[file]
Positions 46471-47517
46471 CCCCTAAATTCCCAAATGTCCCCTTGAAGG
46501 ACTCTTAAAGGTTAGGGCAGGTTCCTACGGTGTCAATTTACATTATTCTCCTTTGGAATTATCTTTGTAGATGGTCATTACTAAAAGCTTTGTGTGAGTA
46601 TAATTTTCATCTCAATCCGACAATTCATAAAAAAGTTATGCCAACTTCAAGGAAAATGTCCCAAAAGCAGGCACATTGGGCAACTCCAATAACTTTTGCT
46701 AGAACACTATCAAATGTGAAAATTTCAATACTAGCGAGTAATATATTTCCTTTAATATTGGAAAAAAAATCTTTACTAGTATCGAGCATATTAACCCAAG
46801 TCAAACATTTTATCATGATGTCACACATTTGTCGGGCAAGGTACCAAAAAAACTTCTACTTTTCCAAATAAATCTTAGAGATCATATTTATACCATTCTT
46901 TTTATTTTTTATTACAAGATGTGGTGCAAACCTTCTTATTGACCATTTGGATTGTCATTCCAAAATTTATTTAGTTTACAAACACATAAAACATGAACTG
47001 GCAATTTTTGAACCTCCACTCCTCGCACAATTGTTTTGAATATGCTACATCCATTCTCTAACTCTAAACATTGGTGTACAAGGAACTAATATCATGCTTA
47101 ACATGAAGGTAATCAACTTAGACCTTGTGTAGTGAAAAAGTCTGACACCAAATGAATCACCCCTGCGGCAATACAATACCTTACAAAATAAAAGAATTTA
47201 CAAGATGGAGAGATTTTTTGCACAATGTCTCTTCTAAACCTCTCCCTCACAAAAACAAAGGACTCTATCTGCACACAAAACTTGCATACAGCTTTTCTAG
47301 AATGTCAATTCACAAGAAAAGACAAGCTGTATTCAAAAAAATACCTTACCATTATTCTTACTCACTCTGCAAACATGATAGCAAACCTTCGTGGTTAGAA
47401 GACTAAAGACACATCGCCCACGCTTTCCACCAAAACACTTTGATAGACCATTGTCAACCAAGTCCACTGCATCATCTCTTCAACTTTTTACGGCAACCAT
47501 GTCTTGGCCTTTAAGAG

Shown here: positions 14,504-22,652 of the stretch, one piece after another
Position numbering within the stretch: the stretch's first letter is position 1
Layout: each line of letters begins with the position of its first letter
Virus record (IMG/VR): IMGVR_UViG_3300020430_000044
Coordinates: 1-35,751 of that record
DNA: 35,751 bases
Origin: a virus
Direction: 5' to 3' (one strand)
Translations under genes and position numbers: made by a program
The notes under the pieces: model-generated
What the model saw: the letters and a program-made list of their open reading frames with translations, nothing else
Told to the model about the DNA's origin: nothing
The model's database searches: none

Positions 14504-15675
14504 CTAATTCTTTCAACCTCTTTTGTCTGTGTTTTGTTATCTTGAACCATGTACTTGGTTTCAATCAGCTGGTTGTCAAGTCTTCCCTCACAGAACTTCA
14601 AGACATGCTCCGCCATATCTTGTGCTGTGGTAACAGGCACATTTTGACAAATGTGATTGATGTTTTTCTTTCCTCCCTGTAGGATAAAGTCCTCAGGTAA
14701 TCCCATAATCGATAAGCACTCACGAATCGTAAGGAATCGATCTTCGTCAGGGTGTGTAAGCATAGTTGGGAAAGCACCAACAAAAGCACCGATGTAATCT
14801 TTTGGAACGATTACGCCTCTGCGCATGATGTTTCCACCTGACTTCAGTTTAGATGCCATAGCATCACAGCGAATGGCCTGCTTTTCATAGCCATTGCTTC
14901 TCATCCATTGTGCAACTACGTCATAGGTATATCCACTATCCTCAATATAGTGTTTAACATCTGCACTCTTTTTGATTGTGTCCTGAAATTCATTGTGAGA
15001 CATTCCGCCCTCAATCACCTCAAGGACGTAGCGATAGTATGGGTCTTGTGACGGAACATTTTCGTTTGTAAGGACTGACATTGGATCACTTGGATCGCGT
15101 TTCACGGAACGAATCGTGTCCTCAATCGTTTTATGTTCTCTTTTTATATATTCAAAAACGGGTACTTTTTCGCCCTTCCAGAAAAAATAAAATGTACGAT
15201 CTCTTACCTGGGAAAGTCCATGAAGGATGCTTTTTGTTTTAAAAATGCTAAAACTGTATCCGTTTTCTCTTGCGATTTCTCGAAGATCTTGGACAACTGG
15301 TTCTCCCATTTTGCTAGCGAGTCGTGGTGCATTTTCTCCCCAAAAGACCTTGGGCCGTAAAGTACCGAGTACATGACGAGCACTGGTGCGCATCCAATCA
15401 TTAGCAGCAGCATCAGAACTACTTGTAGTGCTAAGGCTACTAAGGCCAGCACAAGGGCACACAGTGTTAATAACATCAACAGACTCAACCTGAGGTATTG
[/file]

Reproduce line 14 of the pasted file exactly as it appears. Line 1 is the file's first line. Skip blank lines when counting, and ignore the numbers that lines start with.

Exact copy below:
Shown here: positions 14,504-22,652 of the stretch, one piece after another